An in-house expert must be treated like a customer representative in a requirements gathering workshop.

In variation 2, the tendency is for the expert to tell you how it’s done in the other software rather than what the problem is. Again, I can’t emphasise this enough — Understanding the underlying business needs is important. If the product team has to be effective, they need to question everything till they get down to the why.

To summarise :

Hiring an expert will lead to frustration unless expectations & outcomes are clearly outlined.

Partner and build with a customer

When a company starts out, it is common for them to find somebody who is willing to become a development partner to build out the initial version of the software. The upside for the customer is better negotiation points.For the product, it is the collaboration with users. This approach has its own dangers. Inherently, everybody runs their business differently. The challenge for the product team is to identify commonality and isolate specific processes. Due to intertwined relations with the customer, this becomes supremely hard.

Why should the customer share his knowledge and compromise a process he is comfortable with for the sake of your software’s future? We could argue contracts, educating the user about the terms of the partnership etc. At the end of the day, it all comes down to their comfort and how the software makes each individual’s life easy. When any of this is compromised, conflict begins.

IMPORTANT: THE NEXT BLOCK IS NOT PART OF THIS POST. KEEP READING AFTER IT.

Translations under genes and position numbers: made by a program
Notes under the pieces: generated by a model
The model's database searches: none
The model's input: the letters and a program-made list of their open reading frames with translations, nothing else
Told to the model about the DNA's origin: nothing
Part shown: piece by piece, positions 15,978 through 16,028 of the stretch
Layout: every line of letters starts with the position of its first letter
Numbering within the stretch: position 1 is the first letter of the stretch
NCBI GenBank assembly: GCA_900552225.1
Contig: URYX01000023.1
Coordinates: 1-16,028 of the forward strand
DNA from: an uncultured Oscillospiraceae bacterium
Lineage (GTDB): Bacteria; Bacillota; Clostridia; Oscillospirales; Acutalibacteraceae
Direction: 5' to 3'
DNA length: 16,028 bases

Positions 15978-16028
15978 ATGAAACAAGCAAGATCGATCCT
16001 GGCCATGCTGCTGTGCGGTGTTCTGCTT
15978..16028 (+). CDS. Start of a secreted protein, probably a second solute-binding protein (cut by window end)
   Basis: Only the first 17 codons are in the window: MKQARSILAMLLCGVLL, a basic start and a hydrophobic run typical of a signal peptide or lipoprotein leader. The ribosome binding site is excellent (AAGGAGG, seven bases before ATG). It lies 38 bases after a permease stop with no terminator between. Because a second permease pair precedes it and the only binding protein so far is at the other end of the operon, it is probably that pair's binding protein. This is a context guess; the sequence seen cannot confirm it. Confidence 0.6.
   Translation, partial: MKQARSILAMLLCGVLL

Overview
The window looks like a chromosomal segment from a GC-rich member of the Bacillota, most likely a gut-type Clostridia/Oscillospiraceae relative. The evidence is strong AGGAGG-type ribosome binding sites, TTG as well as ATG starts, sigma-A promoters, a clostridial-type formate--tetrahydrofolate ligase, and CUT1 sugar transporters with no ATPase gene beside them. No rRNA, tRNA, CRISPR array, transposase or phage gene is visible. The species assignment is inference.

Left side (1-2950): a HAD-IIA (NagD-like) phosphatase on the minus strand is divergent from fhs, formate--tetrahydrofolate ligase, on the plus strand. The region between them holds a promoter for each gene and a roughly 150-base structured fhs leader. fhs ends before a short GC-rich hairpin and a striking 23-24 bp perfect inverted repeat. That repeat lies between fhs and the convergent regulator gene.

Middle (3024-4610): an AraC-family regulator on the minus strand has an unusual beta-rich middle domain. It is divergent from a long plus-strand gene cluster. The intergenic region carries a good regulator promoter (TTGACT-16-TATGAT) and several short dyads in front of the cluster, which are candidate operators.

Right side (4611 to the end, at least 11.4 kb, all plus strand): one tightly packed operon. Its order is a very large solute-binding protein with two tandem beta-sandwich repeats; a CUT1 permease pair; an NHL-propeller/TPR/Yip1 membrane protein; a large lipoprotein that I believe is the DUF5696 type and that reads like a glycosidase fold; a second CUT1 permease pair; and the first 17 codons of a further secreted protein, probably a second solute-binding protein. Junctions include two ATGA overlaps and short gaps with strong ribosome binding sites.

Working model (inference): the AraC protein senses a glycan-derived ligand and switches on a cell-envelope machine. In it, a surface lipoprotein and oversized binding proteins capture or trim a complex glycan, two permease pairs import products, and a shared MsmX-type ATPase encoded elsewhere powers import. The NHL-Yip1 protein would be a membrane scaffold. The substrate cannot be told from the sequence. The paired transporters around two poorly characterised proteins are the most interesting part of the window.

Often, software implementations are driven by the management’s motivation of reporting and better oversight rather than the end user’s efficiency. This makes the end user hostile.

My preference is to partner with 2–3 customers in a geography ( if you are lucky enough to manage that), this way you will have a much better view of what is generic in the industry and what is actually a custom process.

The customisation trap

One of the biggest issues with small product companies in the enterprise space is the availability of customization revenue. I know I m calling it an issue whereas everyone calls revenue a boon. Often, the problem is that the customization costs are much higher than the license fees for the deal. This is a real conundrum for a company to be in. The product can be customized in-house so they will have to run a project to do that thereby creating a service unit within the company ( in a lot of cases the core product teams end up with this ). Some customizations may actually require large core product architecture changes and therefore will end up becoming product features thereby hinging entire product release cycle on an implementation timeline.

Over a period of time if the product company doesn’t take this seriously enough to build and expose a customization framework(front end hooks & APIs), implementing customization becomes the focal point of every release.

This coupled with the lack of ability to do market study means that the product will be completely driven by specific customer requests. At some point, the company will become so culturally embroiled in this that they will find themselves always building for one big customer and culturally unfit to build market features.